Elevance Health to rebrand Amerigroup plans as Wellpoint in 6 states

Last year, Blues plan giant Anthem unveiled a corporate rebrand as Elevance Health, a move it said better illustrated its ambitions to be more than just a health plan.

Now, the company is updating the branding for its Amerigroup segment to Wellpoint in a bid to better align the government insurance business with its push toward whole health, Elevance Health tells Fierce Healthcare exclusively. The rebrand will roll out in January 2024, pending regulatory approvals, in six states: Arizona, Iowa, New Jersey, Tennessee, Texas and Washington.

Amerigroup plans in Maryland already took on the Wellpoint brand earlier this year. The insurer emphasized that while Amerigroup's plans may be gaining a new name, the benefits that members enjoy today won't be changing in tandem.

Felicia Norwood, president of government health benefits for Elevance Health, told Fierce Healthcare that deploying the new name will help "simplify our health plan brands and make it easier for our customers to understand and do business with us over time."

The Wellpoint moniker is "more reflective of who we are today" than the Amerigroup name is, she said.

"We're not the kind of traditional insurance company we used to talk about," Norwood said.

For example, the intensified focus on whole-person health acknowledges the rising tide of mental and behavioral health needs as well as the impact socioeconomic factors have on a person's health and well-being, she said. Wellpoint aims to clearly convey to members that the plan will assist with these challenges "at any stage of life," according to the release.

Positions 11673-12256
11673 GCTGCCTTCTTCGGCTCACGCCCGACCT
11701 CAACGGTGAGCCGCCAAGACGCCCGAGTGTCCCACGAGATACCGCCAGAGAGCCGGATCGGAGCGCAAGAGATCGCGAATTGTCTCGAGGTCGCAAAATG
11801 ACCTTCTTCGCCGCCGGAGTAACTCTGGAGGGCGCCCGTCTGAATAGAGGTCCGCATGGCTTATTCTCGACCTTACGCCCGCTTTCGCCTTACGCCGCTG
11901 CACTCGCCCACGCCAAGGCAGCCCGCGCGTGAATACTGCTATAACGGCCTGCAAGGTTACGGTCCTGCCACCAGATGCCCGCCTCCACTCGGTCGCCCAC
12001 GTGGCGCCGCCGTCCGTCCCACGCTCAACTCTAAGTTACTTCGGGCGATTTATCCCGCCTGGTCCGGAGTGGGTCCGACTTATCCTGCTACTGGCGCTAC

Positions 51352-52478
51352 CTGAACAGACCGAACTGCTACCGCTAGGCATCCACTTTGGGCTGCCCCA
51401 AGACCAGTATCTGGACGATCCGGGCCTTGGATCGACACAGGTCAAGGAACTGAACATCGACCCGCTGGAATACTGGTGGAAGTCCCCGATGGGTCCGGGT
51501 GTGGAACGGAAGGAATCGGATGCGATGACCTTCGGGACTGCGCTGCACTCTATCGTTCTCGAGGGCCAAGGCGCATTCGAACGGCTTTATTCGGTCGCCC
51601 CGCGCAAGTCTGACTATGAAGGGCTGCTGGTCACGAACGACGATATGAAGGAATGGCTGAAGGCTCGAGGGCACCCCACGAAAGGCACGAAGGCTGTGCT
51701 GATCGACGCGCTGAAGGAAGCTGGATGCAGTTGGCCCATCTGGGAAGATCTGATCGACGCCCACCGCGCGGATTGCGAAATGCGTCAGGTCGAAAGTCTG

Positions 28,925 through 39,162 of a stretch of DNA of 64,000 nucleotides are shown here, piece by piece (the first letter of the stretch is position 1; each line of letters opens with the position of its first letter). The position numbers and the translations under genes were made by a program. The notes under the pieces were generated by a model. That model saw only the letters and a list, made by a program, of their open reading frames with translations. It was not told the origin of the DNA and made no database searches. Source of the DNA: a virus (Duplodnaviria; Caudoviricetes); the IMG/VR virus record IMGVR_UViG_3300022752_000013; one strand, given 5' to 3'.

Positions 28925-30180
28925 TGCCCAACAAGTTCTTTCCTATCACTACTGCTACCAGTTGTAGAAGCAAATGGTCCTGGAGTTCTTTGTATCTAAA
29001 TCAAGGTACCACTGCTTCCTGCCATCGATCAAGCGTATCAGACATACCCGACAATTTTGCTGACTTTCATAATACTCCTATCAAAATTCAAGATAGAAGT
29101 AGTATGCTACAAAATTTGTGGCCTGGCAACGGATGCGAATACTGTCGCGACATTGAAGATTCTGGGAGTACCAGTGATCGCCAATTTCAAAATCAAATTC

Wellpoint plans offer a range of benefits designed to make access to care simpler, such as transportation benefits and in-home wellness visits. The insurer also deploys mobile medical clinics to reach people in rural and low-income communities with key services.

Members can tap into the Healthy Rewards program by completing wellness visits and other activities and can access benefits such as supplies for new mothers, grocery stipends for seniors and dental hygiene kits, according to the announcement.

"We have to step back and say, 'What are we focusing on today that's going to improve quality, whole health for our members?'" Norwood said.

Elevance Health is undertaking this rebrand at a time of significant upheaval in the Medicaid program nationwide as states work through the yearslong backlog of eligibility determinations that built up during the COVID-19 public health emergency. This process is expected to stretch well into 2024.

Norwood said the government team at Elevance is focused on ensuring the transition to a new brand name for their plan doesn't lead to additional confusion as they navigate the redetermination process. This means communicating early and often with state agencies and community organizations on the ground that can help get the word out.

Staying focused on what matters most to the member—their benefits and coverage—will "absolutely ensure a smooth transition," Norwood said.

"We are going to help them understand that while these might be a name change in these six states … nothing else is changing about their benefits," she said.